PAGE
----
Warren Suicide Sparks Flood of Prayer Support


Rick WarrenChristians across America are praying for Pastor Rick Warren and his family Sunday as they grieve the loss of his youngest son, Matthew, who committed suicide.

Warren, who notified members of Saddleback Church of the devastating news in a memo Saturday, gave thanks for outpouring of support.

“Kay and I are overwhelmed by your love, prayers, and kind words. You are all encouraging our broken hearts,” he tweeted to his nearly 1 million followers.

Matthew Warren, 27, battled with mental illness from birth. He took his life Friday evening after spending time with his parents hours earlier.

“In spite of America’s best doctors, med, counselors, and prayers for healing, the torture of mental illness never subsided,” Pastor Warren wrote. “After a fun evening with Kay and me, in a momentary wave of despair at his home, he took his life.”

Warren described his son as an “incredibly kind, gentle, and compassionate man.”

“[Matthew] had a brilliant intellect and a gift for sensing who was most in pain or most uncomfortable in a room,” Warren said in the statement. “He’d then make a beeline to that person to engage and encourage them.”

Expressions of love and support immediately sprang up from social media. On Twitter, people offered their prayers.

“Weeping and mourning with my friend @RickWarren and @KayWarren1 at the tragic loss of their son,” wrote Christian music artist Israel Houghton. “At a loss for words. Just pray.”

Craig Groeschel, Pastor of LifeChurch.tv in Oklahoma City also tweeted: “Love and prayers to @RickWarren and family. Our church is praying for u all.”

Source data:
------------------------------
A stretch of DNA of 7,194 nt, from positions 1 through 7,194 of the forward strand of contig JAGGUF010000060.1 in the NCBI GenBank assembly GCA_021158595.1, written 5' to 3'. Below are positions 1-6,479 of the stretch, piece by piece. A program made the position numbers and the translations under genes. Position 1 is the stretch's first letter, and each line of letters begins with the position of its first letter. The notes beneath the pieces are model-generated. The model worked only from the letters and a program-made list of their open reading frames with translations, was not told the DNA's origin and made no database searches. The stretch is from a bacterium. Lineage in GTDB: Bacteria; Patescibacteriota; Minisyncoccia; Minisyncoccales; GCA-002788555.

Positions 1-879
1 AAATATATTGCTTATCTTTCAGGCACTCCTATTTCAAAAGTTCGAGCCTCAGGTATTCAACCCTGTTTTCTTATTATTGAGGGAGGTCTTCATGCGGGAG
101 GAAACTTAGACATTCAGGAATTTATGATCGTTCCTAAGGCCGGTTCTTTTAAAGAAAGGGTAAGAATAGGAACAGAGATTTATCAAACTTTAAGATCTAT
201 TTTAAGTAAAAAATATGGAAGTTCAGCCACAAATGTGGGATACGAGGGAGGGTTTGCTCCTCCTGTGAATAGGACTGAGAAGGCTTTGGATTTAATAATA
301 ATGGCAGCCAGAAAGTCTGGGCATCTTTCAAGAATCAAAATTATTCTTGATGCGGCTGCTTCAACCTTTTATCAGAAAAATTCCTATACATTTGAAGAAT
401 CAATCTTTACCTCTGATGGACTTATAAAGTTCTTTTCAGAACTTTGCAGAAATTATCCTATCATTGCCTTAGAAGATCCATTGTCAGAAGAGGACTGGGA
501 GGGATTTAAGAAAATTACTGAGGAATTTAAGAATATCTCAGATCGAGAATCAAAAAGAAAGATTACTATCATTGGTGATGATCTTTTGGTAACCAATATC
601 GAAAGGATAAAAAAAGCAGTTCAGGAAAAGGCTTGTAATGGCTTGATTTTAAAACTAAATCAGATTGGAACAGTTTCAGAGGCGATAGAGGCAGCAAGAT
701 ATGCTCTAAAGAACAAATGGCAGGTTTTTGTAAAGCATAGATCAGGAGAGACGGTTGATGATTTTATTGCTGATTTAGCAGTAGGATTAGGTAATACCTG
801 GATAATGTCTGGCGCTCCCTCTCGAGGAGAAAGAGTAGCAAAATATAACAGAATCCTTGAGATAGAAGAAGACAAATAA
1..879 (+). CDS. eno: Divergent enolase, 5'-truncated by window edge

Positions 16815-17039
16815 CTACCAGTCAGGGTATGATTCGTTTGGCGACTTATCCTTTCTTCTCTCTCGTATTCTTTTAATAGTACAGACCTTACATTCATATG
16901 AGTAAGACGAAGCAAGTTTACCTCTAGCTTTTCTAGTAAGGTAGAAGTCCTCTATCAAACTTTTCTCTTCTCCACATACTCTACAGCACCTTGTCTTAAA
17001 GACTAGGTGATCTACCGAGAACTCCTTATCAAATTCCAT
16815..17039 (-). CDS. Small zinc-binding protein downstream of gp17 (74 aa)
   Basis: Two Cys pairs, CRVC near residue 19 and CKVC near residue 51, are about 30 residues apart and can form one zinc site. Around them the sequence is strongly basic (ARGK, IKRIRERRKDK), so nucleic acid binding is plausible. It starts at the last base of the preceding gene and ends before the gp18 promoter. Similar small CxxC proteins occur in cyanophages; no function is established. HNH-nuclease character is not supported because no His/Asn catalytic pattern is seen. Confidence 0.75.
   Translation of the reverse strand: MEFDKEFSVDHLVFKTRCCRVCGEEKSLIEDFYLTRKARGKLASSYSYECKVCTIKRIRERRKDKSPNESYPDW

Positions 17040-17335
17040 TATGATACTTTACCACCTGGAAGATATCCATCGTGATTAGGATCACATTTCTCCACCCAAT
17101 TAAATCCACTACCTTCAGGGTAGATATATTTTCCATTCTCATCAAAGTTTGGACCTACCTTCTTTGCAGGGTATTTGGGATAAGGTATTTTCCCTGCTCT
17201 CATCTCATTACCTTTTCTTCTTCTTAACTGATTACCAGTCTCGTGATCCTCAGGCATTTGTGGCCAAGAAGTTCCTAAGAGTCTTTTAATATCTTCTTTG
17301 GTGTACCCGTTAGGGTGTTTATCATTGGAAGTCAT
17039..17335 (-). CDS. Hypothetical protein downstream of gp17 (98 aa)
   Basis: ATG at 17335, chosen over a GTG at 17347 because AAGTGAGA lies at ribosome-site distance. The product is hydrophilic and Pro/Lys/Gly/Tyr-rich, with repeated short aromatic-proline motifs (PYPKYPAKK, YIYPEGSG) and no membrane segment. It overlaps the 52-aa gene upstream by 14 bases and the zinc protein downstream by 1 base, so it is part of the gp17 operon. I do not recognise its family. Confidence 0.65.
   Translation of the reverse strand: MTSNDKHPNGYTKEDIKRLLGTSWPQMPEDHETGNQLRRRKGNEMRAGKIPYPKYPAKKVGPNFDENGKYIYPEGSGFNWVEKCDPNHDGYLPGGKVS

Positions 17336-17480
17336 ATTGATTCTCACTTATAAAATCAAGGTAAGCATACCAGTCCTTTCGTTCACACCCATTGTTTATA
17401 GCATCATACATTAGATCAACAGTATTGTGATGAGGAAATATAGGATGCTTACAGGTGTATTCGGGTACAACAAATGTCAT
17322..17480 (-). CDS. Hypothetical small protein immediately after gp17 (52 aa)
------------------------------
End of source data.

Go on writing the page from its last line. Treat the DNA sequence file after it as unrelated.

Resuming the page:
On Facebook, the messages were similar and came in from around the world.

“Our prayers from Puerto Rico. PEACE!” wrote a Puerto Rican church called Catedral de la Ciudad.

Warren is the founder and senior pastor of Saddleback Church in Lake Forest, California, which averages more than 20,000 people during its weekly services. He’s best known for his book, “The Purpose Driven Life,” which has sold 32 million copies and made him a household name for many Christians.

The megachurch pastor’s influence reaches beyond the church walls. He and his wife, Kay, also work to promote partnerships between the faith community and the public and private sectors to treat, support, and prevent HIV and AIDS globally.

Warren gave the invocation at President Barack Obama’s 2009 inauguration after hosting then Sen. Obama and Sen. John McCain at a church-sponsored presidential forum in 2008.

According to the CBS affiliate in Los Angeles, Warren already wasn’t scheduled to preach this weekend because he was recovering from pneumonia.

In his email to the church, Warren said Matthew also prayer for healing along with his medical treatment.

Warren wrote, “Kay and I often marveled at his courage to keep moving in spite of relentless pain. I’ll never forget how, many years ago, after another approach had failed to give relief, Matthew said, ‘Dad, I know I’m going to heaven. Why can’t I just die and end this pain?’ but he kept going for another decade.”

Matthew’s death coincides with the recent broadcasting of an audio series Pastor Warren delivered earlier in the week in his “Daily Hope with Rick Warren” radio program. The title was “When You Feel Like Giving Up” from the Invisible War series, broadcast April 1-3.

There has been no word yet on a memorial service.